It was just reported that Barnes & Noble fell short of market expectations, reporting a fourth-quarter loss of $57.7 million this week, despite getting a boost from some popular titles like “Hunger Games” and “Fifty Shades of Grey,” as well as the Borders liquidation.  Importantly, results for their closely watched Nook e-reader division were mixed. In April, Microsoft announced that it would invest hundreds of millions of dollars in Barnes & Noble’s Nook division, valuing the unit at $1.7 billion and giving Barnes & Noble a much-needed lift for its growing but expensive digital business. But, while a nice infusion of cash never hurts, it will only go so far, unless it’s directed toward creating consumer engagement with the brand.It turns out that Barnes & Noble fell short of consumer expectations, as well, which is what creates these market realities. As nascent as this category still is, consumers have a very clear idea at this point in time what they want from their device. Our research from the beginning of this year demonstrated the writing on the e-wall, as the brands that best met customer expectations in the category ranked as follows:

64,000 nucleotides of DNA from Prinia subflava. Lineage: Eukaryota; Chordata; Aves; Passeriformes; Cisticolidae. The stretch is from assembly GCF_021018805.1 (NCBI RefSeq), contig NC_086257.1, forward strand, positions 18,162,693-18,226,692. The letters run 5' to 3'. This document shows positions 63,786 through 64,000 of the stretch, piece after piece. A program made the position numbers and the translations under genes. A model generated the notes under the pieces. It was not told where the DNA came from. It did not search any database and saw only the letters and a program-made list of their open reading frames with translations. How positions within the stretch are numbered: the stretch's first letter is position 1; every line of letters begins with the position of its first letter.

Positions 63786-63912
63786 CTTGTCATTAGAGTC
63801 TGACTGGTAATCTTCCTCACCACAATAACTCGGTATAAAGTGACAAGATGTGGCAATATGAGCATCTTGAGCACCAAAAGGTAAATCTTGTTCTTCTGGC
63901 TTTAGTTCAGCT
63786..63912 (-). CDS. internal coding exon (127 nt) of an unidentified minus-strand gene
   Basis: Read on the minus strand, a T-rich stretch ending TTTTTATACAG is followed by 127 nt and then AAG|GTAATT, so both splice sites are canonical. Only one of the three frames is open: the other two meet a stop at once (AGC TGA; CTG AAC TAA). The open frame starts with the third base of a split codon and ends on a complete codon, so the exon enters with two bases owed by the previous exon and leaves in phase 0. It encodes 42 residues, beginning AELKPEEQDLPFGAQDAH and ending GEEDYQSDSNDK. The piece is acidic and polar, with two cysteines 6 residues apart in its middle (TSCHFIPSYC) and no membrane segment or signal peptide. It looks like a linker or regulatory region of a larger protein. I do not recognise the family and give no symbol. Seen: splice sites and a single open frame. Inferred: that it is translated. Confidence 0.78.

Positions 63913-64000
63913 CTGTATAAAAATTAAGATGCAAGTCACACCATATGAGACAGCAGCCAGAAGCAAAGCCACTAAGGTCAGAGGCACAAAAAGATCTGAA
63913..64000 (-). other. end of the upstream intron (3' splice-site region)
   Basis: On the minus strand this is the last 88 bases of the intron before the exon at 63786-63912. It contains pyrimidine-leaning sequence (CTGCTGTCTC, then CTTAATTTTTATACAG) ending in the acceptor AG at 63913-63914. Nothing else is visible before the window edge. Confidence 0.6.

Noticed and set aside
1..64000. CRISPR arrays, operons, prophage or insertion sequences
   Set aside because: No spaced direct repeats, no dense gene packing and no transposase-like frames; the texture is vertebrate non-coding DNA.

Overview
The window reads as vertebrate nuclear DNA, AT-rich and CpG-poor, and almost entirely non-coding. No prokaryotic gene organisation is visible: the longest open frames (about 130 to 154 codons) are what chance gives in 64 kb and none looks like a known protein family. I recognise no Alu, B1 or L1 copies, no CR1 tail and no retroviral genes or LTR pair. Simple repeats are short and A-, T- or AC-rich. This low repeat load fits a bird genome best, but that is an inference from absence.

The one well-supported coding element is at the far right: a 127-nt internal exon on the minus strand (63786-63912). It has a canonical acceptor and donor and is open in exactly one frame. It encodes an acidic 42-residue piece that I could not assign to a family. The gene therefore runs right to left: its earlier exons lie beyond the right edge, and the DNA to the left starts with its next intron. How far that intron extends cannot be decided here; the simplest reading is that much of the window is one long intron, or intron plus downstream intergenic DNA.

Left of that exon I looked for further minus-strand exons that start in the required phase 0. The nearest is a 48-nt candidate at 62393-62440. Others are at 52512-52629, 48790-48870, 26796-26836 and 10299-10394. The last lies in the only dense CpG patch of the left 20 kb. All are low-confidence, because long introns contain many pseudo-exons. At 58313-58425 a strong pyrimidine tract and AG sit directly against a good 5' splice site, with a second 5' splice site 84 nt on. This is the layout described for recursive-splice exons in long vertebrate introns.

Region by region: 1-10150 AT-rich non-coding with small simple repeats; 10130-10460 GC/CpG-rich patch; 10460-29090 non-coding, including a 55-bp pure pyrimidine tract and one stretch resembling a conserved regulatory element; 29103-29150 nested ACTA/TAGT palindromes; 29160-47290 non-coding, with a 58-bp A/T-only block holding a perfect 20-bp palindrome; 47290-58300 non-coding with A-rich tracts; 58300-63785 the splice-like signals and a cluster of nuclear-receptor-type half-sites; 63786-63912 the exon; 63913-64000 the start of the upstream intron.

1. Kindle
  2. Nook
  3. iPad
  4. PanDigital
  5. Sony
  6. Kobo

And while Barnes & Noble currently has more than 25 percent of the e-book market, it faces a formidable competitor in Amazon, which dominates e-book sales. Understanding the “why” behind the “what” of the e-reader category is far more than a numbers game–especially in these developing categories. When it comes to what e-reader brands have on their nightstand, this category story is one book they don’t want to be a mystery.